Paul Krugman and His Beloved Deficits
March 11, 2013
A recent article by Paul Krugman on government deficits was brought to my attention (H/T Ad Orientem):
Dwindling Deficit Disorder
Krugman asserts the usual about how government spending really is good for us.
Put it this way: Smart fiscal policy involves having the government spend when the private sector won’t, supporting the economy when it is weak and reducing debt only when it is strong. – Paul Krugman
What a lot of these proponents don’t get, or don’t want to get due to their political beliefs, is expanding government spending often causes a ton of unintended consequences that hurts businesses. Sometimes the funds are used to subsidize pursuits that result in making companies less competitive. This is because they will use the funds to whitewash over their own deficiencies instead of fixing them. Or the spending may be used to direct R&D efforts into dead-end technologies that a politician favors (usually to their own benefit). This can then keep scientists from exploring their own directions that could result in major breakthroughs nobody had considered. Finally, businesses cannot build and sustain real growth based on government spending that can shift or end at any moment. All you’ll end up doing is making another charity case that will require those subsidies from now until eternity.
In terms of individual liberty, spending often expands the military/industrial/surveillance state in virtually every corner. Local police today have battlefield weapons being given to them. The Department of Homeland Security is buying billions of rounds of ammo and armored personnel carriers. Airports now put people through humiliating searches to travel freely (and want to bring the same searches to bus and train stations). Then there is the massive expansion of the entitlement state that is creating millions more dependent on government and will expect that entitlement to be there forever. It encourages and expands a growing underclass. On and on it goes.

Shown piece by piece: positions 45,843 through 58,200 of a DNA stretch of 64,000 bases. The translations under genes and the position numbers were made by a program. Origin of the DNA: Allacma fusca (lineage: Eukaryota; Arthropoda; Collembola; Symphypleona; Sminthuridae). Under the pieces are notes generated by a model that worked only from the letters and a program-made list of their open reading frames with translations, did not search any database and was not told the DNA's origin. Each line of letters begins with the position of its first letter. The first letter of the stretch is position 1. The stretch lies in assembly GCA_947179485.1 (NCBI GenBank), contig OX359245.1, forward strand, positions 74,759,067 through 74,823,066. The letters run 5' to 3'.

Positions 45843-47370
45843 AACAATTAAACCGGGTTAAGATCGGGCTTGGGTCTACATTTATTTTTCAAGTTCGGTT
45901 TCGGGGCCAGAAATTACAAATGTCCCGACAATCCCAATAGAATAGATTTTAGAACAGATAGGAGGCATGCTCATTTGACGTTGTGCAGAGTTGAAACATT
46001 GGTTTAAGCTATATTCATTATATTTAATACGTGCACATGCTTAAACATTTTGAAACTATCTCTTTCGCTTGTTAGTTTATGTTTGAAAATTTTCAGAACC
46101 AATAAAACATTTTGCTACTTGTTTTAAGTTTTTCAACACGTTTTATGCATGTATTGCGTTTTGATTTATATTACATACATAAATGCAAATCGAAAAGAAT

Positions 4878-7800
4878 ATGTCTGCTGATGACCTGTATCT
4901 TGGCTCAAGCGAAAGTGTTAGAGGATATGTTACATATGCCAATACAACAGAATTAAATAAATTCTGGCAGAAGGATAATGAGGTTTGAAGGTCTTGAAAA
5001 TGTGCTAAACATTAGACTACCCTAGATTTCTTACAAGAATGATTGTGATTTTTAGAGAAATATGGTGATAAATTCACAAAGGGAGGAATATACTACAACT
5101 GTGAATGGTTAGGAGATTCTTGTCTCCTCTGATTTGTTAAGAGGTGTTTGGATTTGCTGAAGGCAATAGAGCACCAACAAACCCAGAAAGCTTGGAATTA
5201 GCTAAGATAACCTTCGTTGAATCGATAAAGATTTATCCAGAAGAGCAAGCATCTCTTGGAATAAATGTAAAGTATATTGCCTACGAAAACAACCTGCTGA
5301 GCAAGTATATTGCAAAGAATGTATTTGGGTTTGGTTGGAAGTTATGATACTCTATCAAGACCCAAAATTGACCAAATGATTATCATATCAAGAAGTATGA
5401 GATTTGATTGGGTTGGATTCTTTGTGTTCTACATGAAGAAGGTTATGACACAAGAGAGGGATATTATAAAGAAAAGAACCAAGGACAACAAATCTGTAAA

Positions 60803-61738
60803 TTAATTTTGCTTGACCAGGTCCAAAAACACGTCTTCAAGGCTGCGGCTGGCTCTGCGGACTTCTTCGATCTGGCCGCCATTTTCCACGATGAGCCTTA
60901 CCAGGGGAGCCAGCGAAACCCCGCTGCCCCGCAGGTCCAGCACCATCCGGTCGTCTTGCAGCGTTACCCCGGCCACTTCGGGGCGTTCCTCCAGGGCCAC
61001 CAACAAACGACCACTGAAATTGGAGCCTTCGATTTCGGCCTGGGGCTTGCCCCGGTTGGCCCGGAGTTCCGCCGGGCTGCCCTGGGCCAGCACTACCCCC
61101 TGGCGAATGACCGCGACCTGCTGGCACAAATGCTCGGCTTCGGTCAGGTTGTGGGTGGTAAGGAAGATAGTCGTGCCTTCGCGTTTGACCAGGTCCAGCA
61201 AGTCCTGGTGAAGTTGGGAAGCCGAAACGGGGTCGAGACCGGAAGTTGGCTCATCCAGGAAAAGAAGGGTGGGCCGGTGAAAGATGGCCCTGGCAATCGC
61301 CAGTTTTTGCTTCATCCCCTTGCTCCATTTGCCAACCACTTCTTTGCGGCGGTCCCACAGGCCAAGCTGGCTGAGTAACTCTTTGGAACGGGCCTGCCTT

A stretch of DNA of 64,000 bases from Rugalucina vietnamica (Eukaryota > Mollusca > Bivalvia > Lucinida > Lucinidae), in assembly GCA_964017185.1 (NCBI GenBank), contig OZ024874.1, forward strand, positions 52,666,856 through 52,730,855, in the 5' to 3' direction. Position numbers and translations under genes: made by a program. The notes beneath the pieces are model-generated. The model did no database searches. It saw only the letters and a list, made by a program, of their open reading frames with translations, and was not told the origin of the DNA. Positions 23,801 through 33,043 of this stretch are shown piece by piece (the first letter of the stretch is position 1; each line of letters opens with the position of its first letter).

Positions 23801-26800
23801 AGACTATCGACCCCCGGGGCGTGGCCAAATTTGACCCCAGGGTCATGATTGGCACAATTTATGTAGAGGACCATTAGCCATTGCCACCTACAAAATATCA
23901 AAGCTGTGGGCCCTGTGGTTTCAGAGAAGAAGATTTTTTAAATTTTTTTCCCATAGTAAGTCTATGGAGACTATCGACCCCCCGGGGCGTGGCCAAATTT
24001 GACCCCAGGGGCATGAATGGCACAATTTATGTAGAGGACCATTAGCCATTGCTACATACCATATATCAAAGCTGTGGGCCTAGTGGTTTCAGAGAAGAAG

But spending makes jobs, right? Sure I guess. But are those jobs good for you? If the government announces they are spending $1 Billion on making 10,000 new jobs what are those jobs going to be?
It won’t be daisy pickers.
It will be new federal regulators, new DEA agents, new TSA agents, new military contractors, new Unmanned Aerial Vehicles, expansion of federal agencies, domestic surveillance expansion, etc.
So regardless of the good intentions, the outcome will be against the interests of citizens over the long term. I personally don’t care that 10,000 new jobs are available to people that want to fondle my crotch at the airport. Nor do I care that 10,000 new people are now working to expand domestic surveillance capability. Do you?
But the academic bean counters get so wrapped up in their ideas that they never seem to think about these and many other issues. However, these outcomes are almost always what happens when you give a large government a blank check to spend on whatever it fancies. The end result is not going to be good for anyone (or the economy) in the long run.